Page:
But you can easily prevent the common forms of abuse. Ventilation slots must be given good clearance and a free flow of fresh air. Yes, as I noted in the introduction, some people actually keep a stack of disks on top of a terminal or system cabinet — right over the openings. This can not only kill the machine but warp the disks as well.
A number of systems come equipped with fans. These are a mixed blessing: the moving air keeps things cool, but it also deposits dirt all over the inside of the system. That problem can be solved with a filter, but that can clog and make things worse than they would have been with simple slots. (Nothing is free.) Regular maintenance is the key here.
This is the big one. All the foregoing notwithstanding, computers can take awesome abuse and keep right on chugging. (Mine lives full-time on a recumbent bicycle and thus experiences temperature extremes, rain, dirt, and daily vibration as I travel around the country. It still works.)
But computers gain much of their charming mystery through the hosting of your critical data in a form that is in no way amenable to human senses. In most installations, this takes the form of floppy disks. Sensitive to magnetic fields, heat, fingerprints, cigarette smoke, cat hair, bending, compression, spilled cola, invisible dust, and telephone bells, the floppy is one of those necessary evils that persists in the computer industry despite inspired efforts to come up with something better (but still cheap). The net effect is the need for something approaching obsessive-compulsive behavior on the part of the computer user.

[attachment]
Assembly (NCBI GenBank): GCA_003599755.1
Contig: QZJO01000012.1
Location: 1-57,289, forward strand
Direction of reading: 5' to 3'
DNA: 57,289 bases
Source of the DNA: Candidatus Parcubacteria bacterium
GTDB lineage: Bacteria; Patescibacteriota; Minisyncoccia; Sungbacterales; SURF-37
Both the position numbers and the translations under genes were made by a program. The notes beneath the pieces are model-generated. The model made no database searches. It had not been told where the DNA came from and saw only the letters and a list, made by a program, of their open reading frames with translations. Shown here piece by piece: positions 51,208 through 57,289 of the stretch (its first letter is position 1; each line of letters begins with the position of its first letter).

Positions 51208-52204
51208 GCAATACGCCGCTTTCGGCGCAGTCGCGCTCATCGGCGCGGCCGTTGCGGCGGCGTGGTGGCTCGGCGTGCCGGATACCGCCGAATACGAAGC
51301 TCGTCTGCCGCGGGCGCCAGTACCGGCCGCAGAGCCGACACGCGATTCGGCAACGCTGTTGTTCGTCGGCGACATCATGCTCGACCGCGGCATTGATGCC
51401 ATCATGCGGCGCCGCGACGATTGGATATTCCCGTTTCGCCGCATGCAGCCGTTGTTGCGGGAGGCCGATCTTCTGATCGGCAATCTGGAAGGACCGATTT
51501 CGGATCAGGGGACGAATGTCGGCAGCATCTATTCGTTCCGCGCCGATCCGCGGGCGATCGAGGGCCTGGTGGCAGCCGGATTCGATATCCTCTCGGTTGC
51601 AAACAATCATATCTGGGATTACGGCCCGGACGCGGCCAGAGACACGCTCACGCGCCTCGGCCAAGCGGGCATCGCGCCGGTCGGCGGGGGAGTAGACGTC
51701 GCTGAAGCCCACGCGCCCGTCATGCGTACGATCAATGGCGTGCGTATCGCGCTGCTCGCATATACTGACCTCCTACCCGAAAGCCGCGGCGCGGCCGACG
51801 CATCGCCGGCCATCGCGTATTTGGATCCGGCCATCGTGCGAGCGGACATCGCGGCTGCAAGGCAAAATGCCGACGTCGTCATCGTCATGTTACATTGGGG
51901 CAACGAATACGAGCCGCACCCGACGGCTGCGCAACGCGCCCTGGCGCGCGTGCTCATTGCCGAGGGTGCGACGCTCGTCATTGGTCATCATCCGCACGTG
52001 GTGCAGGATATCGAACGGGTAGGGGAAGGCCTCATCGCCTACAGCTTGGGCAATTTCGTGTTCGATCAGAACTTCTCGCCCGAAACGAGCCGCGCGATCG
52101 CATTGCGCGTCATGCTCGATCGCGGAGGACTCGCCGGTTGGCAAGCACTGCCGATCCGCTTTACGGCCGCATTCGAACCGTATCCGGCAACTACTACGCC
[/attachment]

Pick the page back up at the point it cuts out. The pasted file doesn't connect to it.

Disk handling and storage procedures are simple, obvious, and usually overlooked. Simply protect them from all the evils noted above, and you’ll be fine. (Blatant book plug: my recent publication, The Complete Guide to Microsystem Management, Prentice-Hall, contains a full chapter on the subject of system and media care.)
In a column-length story, it is impossible to address all the considerations involved in the physical care of a computer. All I have really expected to communicate here is some suggestion of the problem’s severity, and the general kinds of steps necessary to prevent it. These are some of the things often glossed over by computer store personnel, for a full litany on the potential horrors would hardly encourage a purchase.
In actuality, of course, all this is a bit cynical. Computer systems are usually quite reliable (yes, amazingly, even the diskettes). Problems develop, more often than not, from a general lack of respect for the machine. This can become circular: humans maltreat system, system gets flaky, humans abuse system in contempt, system breaks down, humans dump system at a tragic loss and buy something more reliable. And the process begins anew.
Preventing this calls for little more than a reasonable common-sense understanding of the machine and adherence to a few basic rules of computer care. This effort will pay off many times over and make the whole experience of owning a computer more pleasant for both you and the machine.
Steven K. Roberts is the author of numerous magazine articles, as well as three books about microcomputer-related subjects. He travels full-time on a word-processor-equipped recumbent bicycle and communicates with his publishers via the CompuServe network.
Steve can be reached at CompuServe ID#70007,362 or via postage mail care of this publication.